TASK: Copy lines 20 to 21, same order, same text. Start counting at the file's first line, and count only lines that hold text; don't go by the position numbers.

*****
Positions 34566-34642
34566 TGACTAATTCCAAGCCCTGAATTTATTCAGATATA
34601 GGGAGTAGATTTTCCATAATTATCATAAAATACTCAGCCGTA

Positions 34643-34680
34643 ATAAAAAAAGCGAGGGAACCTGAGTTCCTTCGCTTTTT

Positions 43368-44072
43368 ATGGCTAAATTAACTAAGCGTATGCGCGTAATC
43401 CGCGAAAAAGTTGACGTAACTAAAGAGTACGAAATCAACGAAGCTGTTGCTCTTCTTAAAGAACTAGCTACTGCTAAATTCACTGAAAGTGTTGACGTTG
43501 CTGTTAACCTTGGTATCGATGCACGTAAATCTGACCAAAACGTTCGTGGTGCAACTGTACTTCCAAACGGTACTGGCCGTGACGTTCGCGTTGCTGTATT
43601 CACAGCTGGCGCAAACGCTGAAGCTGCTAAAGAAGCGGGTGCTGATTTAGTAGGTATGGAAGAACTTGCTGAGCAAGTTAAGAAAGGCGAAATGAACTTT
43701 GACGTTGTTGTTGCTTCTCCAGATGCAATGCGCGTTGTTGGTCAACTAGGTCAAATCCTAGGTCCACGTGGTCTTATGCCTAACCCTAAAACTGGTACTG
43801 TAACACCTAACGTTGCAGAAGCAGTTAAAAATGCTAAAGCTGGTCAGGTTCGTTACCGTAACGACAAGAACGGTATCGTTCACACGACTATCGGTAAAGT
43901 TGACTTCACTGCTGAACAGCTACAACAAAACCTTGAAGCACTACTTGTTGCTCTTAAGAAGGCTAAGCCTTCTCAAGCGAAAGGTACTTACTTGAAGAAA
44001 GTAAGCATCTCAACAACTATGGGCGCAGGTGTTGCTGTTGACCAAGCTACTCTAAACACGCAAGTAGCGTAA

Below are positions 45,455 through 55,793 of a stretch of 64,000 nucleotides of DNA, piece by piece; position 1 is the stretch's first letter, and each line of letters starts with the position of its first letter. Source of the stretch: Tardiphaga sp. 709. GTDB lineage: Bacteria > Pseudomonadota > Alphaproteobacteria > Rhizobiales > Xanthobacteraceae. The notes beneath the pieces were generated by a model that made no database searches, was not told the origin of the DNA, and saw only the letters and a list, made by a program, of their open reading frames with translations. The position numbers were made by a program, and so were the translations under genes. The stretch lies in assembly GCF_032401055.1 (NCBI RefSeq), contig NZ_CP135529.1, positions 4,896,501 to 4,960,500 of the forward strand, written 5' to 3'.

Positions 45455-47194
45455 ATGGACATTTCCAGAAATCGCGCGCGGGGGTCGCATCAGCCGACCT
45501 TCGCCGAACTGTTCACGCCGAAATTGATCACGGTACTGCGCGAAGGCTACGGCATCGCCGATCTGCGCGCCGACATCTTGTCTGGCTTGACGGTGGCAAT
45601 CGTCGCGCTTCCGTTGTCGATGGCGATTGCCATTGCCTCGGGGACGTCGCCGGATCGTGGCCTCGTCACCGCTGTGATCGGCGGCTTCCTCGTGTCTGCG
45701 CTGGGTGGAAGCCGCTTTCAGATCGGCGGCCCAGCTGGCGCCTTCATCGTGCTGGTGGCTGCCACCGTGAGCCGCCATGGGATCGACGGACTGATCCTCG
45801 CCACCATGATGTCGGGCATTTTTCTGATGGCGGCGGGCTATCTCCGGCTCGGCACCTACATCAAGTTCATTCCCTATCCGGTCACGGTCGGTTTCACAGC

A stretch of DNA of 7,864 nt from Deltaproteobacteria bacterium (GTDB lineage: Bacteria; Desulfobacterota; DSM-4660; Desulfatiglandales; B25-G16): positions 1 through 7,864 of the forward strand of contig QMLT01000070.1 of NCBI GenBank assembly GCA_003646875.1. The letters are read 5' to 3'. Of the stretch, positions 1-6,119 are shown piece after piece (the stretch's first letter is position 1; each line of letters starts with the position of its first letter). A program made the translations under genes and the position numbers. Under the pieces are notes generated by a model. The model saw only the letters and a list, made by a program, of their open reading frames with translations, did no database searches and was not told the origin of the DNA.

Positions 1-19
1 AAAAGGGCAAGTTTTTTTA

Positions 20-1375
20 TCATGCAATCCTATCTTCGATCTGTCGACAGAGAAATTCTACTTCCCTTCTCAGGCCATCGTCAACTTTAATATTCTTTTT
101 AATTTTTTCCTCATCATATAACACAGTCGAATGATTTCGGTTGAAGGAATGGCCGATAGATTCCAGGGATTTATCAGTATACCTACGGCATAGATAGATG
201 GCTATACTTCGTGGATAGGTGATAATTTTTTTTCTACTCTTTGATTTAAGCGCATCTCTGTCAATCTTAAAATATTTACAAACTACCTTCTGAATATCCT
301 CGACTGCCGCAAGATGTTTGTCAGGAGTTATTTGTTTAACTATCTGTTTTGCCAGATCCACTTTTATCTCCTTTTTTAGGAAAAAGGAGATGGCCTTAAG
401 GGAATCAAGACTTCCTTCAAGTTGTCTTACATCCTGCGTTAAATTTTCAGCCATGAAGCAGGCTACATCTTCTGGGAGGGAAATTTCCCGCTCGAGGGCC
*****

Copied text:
45701 CTGGGTGGAAGCCGCTTTCAGATCGGCGGCCCAGCTGGCGCCTTCATCGTGCTGGTGGCTGCCACCGTGAGCCGCCATGGGATCGACGGACTGATCCTCG
45801 CCACCATGATGTCGGGCATTTTTCTGATGGCGGCGGGCTATCTCCGGCTCGGCACCTACATCAAGTTCATTCCCTATCCGGTCACGGTCGGTTTCACAGC